First, those with a “100% Organic” label on them. As the name suggests, 100% of the grapes used in these wines are organic and absolutely no chemical additives have been added to them for processing or preserving. Next are the organic red wines that simply have the “Organic” label on them. As per the United States or European Standards, at least 95% of the grapes must be organically grown. Some permissible amounts of chemical stabilizers and preservatives (mostly compounds of sulphur) can also be used in them. These wines can contain up to 10 mg of sulphites and still be called organic. Finally, there are organic red wines with “Made from organic grapes” written on their labels. This means that at least 70% of the grapes used in their manufacturing are organic in nature. They are not necessarily made through organic processing. They also contain permissible amounts of sulphites.
Manufacturing Processes of Red Wine: The manufacturing processes for organic red wine and non-organic red wine differ substantially. Here are the main differences. Organic red wine is made from organically grown wine grapes, processed in an organic way, so most of its natural goodness is preserved. In organic techniques, emphasis is laid on the use of wooden presses or similar tools, so that a minimum amount of metals get into the wine. Organic red wine also does not use any artificial flavors or colors.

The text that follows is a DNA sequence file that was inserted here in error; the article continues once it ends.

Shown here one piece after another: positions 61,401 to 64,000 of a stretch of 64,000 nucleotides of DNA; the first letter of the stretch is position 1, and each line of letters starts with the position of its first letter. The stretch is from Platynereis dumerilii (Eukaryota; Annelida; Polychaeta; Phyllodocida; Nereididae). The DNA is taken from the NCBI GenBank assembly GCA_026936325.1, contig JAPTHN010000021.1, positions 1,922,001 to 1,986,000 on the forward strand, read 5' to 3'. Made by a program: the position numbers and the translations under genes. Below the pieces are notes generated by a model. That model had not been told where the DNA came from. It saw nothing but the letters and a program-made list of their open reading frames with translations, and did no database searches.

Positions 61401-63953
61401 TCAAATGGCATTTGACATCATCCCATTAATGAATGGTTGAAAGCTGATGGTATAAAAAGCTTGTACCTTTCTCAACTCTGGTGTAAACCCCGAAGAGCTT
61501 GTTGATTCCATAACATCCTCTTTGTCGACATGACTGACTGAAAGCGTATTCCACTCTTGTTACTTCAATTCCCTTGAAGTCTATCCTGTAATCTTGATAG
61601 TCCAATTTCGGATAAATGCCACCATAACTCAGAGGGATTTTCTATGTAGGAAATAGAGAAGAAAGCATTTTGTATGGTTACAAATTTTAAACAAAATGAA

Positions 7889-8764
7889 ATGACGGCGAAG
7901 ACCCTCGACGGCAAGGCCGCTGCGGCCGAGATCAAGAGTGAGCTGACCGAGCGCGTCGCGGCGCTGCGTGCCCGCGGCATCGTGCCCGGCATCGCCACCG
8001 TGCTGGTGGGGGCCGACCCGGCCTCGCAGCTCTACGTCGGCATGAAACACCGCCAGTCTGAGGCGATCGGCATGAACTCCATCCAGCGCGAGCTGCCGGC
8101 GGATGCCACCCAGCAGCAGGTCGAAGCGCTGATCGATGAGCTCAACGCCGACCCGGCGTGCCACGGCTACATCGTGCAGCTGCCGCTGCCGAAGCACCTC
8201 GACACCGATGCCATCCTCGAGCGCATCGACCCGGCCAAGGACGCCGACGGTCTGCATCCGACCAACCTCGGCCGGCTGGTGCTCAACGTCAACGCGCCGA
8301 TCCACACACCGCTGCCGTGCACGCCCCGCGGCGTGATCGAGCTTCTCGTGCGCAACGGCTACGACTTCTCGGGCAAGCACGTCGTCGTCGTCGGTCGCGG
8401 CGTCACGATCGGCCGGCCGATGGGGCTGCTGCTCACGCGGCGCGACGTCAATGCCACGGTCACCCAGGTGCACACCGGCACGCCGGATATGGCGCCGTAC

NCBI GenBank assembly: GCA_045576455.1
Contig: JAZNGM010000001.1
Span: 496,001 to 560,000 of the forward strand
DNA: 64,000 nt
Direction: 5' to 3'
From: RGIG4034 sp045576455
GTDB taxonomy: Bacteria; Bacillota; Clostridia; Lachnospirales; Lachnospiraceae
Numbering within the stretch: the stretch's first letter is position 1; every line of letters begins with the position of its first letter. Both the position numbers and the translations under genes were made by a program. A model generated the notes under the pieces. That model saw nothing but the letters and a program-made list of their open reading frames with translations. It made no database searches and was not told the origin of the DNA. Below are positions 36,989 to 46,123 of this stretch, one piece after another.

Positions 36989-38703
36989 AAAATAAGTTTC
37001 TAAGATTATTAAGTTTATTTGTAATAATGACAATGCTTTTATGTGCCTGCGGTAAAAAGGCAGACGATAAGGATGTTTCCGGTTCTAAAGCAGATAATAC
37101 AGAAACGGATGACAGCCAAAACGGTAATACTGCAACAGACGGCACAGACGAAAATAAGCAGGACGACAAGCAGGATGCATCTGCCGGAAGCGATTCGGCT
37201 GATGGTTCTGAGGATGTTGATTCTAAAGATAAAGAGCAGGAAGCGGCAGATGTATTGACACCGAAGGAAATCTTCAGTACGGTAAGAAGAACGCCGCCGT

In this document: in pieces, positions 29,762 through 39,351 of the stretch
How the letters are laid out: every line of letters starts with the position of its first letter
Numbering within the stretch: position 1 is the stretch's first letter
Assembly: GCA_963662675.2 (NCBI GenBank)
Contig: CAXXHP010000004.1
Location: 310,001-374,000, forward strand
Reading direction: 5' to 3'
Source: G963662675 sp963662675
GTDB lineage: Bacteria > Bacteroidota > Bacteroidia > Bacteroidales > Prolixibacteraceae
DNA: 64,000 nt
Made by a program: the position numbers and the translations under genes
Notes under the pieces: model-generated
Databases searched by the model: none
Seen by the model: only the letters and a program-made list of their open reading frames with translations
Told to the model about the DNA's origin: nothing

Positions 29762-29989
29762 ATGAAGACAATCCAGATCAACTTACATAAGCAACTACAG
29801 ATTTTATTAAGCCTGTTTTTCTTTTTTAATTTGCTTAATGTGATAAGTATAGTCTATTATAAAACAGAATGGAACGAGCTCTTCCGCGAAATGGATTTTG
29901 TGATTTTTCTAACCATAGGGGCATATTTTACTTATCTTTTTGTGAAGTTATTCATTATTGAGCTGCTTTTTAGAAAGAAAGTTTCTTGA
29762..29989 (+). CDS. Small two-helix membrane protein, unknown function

Who is Filling the Casks? All top producers of regular wines are top producers of organic red wine as well. France and Italy are the most famous ones.
Who Certifies These Wines? I knew that this would be your next question and I am ready with the answer. There are certain agencies like the ECOCERT, BIOFRANC, Nature et Progres, Terre et Vie, and others that do this noble job. These are again guided by USDA and NOP directives.
The Market Buzz: Organic red wine has received a great response and it seems that people have been waiting for this. However, manufacturers are still doing only a limited production. The reasons for this are numerous. First of all, the production of organic grapes is far less than that of normal grapes. Then, there is the question of preservation and stabilization. Since nil to very small quantities of chemical preservatives are used in organic red wines, they are subsequently less stable, so producers are not investing that much in their production.
So, the next time you want to have a nice, romantic evening, make it red and healthy with a glass of organic red wine. Drink to your health and be happier knowing that you are helping the environment too. Booze well my friend. Bye!
References: American Chemical Society and Harvard Medical School